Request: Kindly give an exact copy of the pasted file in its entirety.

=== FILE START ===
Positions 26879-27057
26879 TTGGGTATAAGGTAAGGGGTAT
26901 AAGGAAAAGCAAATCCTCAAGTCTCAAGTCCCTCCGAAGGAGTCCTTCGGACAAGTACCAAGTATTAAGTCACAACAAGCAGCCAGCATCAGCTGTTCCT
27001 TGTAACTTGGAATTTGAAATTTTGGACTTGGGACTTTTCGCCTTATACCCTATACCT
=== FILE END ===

Positions 26879-27057
26879 TTGGGTATAAGGTAAGGGGTAT
26901 AAGGAAAAGCAAATCCTCAAGTCTCAAGTCCCTCCGAAGGAGTCCTTCGGACAAGTACCAAGTATTAAGTCACAACAAGCAGCCAGCATCAGCTGTTCCT
27001 TGTAACTTGGAATTTGAAATTTTGGACTTGGGACTTTTCGCCTTATACCCTATACCT